The end to single use plastic: Breaking down discarded containers and mixing them with plant fibres creates a material strong enough to build car parts and wind turbine blades
- Scientists claim to have discovered a way to make single-use plastic stronger
- The ‘upcycling’ process breaks the plastic down and mixes it with plant waste
- They developed fiber-reinforced plastics which could be used to make car parts
- An estimated 26 million tonnes of the plastic PET are produced each year but less than 15 per cent find a second life
Plastic bottles can be ‘upcycled’ to create materials strong enough to make car parts and wind turbine blades, experts say.
Single use containers can be transformed into more durable materials by reducing them to their chemical building blocks.
These blocks are then mixed with plant fibres and adding a hardening agent is added to complete the process.
The resulting fibre-reinforced plastics are two or three times more valuable than the plastic polyethylene terephthalate (PET) from which the bottles were originally made.
Plastic bottles can be ‘upcycled’ to create materials strong enough to make car parts and wind turbine blades, experts say. Single use containers can be transformed into more durable materials by reducing them to their chemical building blocks
The new method could cut the energy needed to recycle PET – the most widely used plastic – by more than half, experts from the US Department of Renewable Energy claim.
Plastic bottles are broken down into their ‘monomers’ – chemical building blocks – which react with other molecules to form larger molecules or chains.
These monomers are then mixed with a liquid made from renewable sources, such as plant biomass.
The plant solution and the monomers react to form a stronger material, known as an unsaturated polyester.
This is then mixed with a reactive diluent, a chemical used to form a lacquer, which hardens the mixture and results in a fibreglass reinforced plastic.
‘The process we came up with is a way to “upcycle” PET into long-lifetime, high-value composite materials like those that would be used in car parts, wind turbine blades, surfboards, or snowboards,’ said Doctor Greg Beckham, the senior author of the study.
A new recycling process shows how plastic bottles could be ‘upcycled’ into materials strong enough to make car parts and wind turbine blades. Researchers say that the technique can convert single-use plastic bottles into more durable, high-value composite materials
PET is fully recyclable but hundreds of tonnes of it ends up in landfill or in the ocean because it can only be re-used once or twice.
Less than 15 per cent of PET bottles find a second life. When it does, the plastic is much less valuable the second time around.
Experts say that the new method effectively upcycles PET into a more valuable material with a longer lifespan.
At present, single-use PET bottles are often burnt for energy or dumped in landfill sites, where they take centuries to decompose.
At the moment, the vast majority of bottles are exported to plastic manufacturers in markets and ‘downcycled’ to make synthetic fabrics for clothing.
After a single use, nearly every bottle either ends up going straight to a landfill or becoming some other sort of plastic.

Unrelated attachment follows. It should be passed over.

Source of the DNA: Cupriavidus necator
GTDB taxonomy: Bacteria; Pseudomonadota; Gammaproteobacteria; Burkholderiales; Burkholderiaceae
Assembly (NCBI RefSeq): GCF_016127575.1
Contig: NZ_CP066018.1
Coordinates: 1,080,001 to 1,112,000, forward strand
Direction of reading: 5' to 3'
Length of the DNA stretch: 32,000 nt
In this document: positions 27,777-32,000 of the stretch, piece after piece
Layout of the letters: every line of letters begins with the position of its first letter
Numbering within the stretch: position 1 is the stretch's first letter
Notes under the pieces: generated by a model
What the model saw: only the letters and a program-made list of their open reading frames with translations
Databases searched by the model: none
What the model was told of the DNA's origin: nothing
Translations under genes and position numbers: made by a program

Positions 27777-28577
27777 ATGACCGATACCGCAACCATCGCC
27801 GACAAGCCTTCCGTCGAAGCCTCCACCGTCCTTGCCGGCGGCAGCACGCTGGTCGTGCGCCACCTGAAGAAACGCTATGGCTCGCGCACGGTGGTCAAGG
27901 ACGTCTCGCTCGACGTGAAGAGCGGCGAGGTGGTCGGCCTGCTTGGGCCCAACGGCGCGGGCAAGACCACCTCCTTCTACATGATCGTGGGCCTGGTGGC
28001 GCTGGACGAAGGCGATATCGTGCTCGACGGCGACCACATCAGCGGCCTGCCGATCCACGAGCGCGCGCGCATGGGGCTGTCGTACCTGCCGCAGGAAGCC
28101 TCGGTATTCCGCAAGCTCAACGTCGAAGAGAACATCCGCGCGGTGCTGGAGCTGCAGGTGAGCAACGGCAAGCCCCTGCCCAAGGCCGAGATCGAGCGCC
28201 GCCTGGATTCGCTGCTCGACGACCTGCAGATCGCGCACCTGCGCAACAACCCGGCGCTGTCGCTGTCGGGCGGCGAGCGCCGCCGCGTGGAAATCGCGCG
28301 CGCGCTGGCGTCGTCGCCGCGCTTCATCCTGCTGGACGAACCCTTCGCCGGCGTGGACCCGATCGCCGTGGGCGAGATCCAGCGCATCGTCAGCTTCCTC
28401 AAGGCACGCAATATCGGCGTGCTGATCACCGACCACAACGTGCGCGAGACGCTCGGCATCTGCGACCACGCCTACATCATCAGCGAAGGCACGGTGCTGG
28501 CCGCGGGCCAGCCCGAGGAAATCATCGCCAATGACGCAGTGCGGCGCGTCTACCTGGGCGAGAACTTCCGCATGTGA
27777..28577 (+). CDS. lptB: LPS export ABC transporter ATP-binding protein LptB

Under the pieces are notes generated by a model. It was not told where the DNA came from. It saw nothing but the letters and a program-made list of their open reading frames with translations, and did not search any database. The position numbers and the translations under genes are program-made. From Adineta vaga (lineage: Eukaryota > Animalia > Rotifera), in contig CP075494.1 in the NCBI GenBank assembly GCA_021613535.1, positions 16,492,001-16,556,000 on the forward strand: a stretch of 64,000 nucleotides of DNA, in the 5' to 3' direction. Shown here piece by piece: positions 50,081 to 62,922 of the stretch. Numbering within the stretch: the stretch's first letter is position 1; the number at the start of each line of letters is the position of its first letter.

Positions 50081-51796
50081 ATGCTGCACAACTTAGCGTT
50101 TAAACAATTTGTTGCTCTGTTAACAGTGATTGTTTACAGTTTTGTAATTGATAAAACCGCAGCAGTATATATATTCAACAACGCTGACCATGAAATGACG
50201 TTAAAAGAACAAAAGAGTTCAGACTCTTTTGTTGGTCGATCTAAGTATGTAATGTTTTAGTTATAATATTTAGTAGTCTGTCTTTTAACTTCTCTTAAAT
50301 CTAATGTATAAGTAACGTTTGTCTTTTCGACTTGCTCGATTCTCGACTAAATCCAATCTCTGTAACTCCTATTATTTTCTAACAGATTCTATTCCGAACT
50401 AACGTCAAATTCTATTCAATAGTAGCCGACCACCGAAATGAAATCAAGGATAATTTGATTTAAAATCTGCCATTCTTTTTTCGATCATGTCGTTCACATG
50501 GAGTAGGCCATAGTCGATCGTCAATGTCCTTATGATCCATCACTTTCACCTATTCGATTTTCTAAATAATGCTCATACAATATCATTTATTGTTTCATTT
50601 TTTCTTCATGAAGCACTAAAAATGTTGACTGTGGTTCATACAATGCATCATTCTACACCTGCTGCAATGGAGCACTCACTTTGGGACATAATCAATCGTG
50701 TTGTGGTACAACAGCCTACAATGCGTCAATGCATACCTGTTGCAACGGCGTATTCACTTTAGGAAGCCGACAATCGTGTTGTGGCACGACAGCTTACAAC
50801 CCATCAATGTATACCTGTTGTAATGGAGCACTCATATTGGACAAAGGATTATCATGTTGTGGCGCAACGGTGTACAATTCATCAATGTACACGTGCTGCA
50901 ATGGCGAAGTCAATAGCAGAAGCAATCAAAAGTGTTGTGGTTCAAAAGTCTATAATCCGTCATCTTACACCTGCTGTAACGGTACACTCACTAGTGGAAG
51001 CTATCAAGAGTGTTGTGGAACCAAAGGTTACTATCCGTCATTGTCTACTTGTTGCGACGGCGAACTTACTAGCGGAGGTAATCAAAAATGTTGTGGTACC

HOW MUCH RECYCLING ENDS UP IN LANDFILL?
Every day, millions of us drop a plastic bottle or cardboard container into the recycling bin – and we feel we’re doing our bit for the environment.
But what we may not realise is that most plastic never gets recycled at all, often ending up in landfill or incineration depots instead.
Of 30 billion plastic bottles used by UK households each year, only 57 per cent are currently recycled, with half going to landfill, half go to waste.
Most plastic never gets recycled at all, often ending up in landfill or incineration depots instead. Around 700,000 plastic bottles a day end up as litter
Around 700,000 plastic bottles a day end up as litter.
This is largely due to plastic wrapping around bottles that are non-recyclable.
Every year, the UK throws away 2.5 billion ‘paper’ cups, amounting to 5,000 cups a minute.
Shockingly, less than 0.4 per cent of these are recycled.
Most cups are made from cardboard with a thin layer of plastic.
This lining keeps your coffee warm and stops the cardboard going soggy, but also makes the cup almost impossible to recycle.
PET upcycling would also require 57 per cent less energy to produce than other recycling processes and would emit fewer greenhouse gasses, they claim.
But they say that the key is to find a way to process the new upcycled material on a larger scale.
‘The idea is to develop technologies that would incentivise the economics of PET reclamation,’ said Dr Beckham.
‘That’s the real hope–to develop ”second-life” upcycling technologies that make single-use waste plastic valuable to reclaim. This, in turn, could help keep waste plastic out of the world’s oceans and out of landfills.’
Professor John McGeehan, of the University of Portsmouth, who was not involved in the study, told the Times that the method ‘moves the goal posts considerably’.
‘This work has the potential to make bio-based recycling solutions economically viable.
‘Making recycled PET more valuable will drive industry towards green technologies and, ultimately, help to reduce our carbon footprint and stem the flow of waste plastic into landfills and oceans.’